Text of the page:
Interviewer: Do you think milblogs can help fill in the holes left by mainstream media in painting a more complete picture in how things are going in Iraq?
Master Gunner: Yes. Most definitely. Because the MSM [mainstream media] doesn't even paint a picture. Y'all (And I'm not speaking of you specifically) just paint everything Red, and leave it at that. "If it bleeds, it leads," right?
Interviewer: Many people outside of the military see soldiers are being trained to be somewhat robotic and not free thinkers, and [think] that a blog is not an appropriate way for a soldier to express himself or herself. Do you agree or disagree and why?
Master Gunner: I completely disagree. And anyone who has that point of view is not only outside of the military, but completely clueless. Our Leaders in the U.S. Military, from the lowest Team Leader (Corporal or Sergeant) all the way up to Four-Star General, have an incredible amount of tactical responsibility and freedom. They have the ability to make tough decisions when it comes to preserving the lives of the Soldiers under their Command, and the accomplishment of the missions they are assigned. Leaders in a 360-degree battlefield don't have the time to call up for every single little decision they have to make: They must act. That's where training comes in. Our officers and noncommissioned officers are the absolute best in the world. They are more informed, more situationally aware, and more competent than any other Soldier or Leader in the history of Warfare. The U.S. Military does not train robots. The U.S. Military trains Soldiers.
Interviewer: What's your opinion about the mission in Iraq and how it's going?
Master Gunner: The mission in Iraq is a righteous mission. The average Private in the U.S. Army has a better understanding of the reason we are there than 99.9 percent of the American Public. I believe that a democratic and stable Iraq is crucial to victory in the Global War on Terror. Democracy in a region where the people are kept destitute by regimes who seek to only enrich themselves would lead to the empowerment of the citizens of those regimes. A Free Iraq would someday lead to a free Syria and a free Iran. If we can prove to the people in those countries that Democracy works, and free-market economies and a good relationship with the West would increase the standard of living, I think you would see a huge increase in the quality of life for the entire region. I invite you to read "The Crisis of Islam" by Bernard Lewis, and take a look at the literacy rates for Iraq, Iraq and Syria. Compare them to the United States. Look at figures like GDP, per capita income, and especially factors like infant mortality and life expectancy. Compare them to the West. Do you realize that more books have been published and translated in Spain in the last five years, than have ever been published or translated in the entire Middle East (with the exception of Israel), ever? Doesn't that raise some red flags in Liberal-Land?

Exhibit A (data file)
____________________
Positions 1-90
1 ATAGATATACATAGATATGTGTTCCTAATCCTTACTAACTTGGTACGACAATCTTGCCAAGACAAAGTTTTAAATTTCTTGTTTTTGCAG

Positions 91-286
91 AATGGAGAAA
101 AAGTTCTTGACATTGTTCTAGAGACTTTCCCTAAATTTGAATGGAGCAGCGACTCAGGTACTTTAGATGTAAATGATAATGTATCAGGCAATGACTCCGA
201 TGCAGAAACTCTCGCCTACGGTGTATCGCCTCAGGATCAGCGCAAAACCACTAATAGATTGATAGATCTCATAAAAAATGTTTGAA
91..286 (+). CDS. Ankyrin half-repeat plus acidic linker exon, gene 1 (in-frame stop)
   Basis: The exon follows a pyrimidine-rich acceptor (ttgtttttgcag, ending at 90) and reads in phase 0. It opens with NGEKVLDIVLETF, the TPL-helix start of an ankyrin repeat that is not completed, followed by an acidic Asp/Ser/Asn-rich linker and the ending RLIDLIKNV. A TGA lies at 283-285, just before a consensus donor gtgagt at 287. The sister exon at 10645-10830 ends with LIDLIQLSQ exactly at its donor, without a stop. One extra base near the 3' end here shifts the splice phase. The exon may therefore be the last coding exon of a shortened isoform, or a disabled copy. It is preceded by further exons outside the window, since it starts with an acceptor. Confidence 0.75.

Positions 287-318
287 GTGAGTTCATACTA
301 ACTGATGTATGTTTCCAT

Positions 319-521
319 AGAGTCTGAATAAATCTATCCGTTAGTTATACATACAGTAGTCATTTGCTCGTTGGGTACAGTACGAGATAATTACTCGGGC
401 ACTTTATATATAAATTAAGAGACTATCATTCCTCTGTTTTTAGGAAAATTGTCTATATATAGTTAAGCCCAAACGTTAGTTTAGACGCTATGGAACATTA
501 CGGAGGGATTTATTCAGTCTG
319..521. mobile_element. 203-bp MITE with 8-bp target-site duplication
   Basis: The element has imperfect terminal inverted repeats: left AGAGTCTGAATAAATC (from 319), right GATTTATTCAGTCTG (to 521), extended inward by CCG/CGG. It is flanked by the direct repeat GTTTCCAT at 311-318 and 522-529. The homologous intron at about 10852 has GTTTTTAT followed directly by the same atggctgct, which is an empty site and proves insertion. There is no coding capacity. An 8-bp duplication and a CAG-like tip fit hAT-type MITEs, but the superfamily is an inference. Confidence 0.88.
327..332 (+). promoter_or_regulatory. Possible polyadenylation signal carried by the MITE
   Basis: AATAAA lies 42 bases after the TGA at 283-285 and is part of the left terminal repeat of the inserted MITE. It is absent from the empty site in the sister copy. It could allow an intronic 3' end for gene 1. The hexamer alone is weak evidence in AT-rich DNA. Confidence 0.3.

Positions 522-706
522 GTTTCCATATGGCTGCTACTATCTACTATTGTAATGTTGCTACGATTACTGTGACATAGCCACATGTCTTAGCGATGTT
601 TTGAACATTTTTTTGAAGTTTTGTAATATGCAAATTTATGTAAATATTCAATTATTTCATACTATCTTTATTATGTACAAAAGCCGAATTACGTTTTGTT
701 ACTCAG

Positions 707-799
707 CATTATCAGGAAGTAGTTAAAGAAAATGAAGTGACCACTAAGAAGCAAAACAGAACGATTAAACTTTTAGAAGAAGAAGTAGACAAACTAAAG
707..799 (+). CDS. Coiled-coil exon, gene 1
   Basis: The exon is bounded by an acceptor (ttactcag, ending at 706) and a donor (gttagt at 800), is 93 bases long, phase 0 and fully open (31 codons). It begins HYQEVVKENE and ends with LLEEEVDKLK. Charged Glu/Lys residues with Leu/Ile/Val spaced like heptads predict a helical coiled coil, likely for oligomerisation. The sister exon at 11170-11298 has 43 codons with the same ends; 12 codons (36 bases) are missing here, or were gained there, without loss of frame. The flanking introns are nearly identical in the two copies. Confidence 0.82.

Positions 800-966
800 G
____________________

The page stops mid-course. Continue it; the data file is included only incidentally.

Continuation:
Depots and tyrants use religion to keep the common people down. Enrich yourself and rattle your saber to the West, while telling your people that it's Allah's will, and you will have no problem doing whatever you please.
I think the mission in Iraq will be successful, if we are allowed to fight the war the way we need to. I think that with the support of the American people, and the support of our government, we can win this war, and help the Iraqi government stand up a capable and effective police and security force, in the model of the United States. We will win, because our culture can't afford us to lose. We will win, because we are Americans, Brits, Australians, and a host of other nations that have the strength and tenacity to do the right thing. We will win, because we're on the right side of this war. And I am proud to fight in it. Again and again.
Interviewer: You said your brother has deployed, can you explain and give any details on his job? What about yours?
Master Gunner: It's best to just say that we are two M1A2 SEP Tankers (Armored Cavalrymen).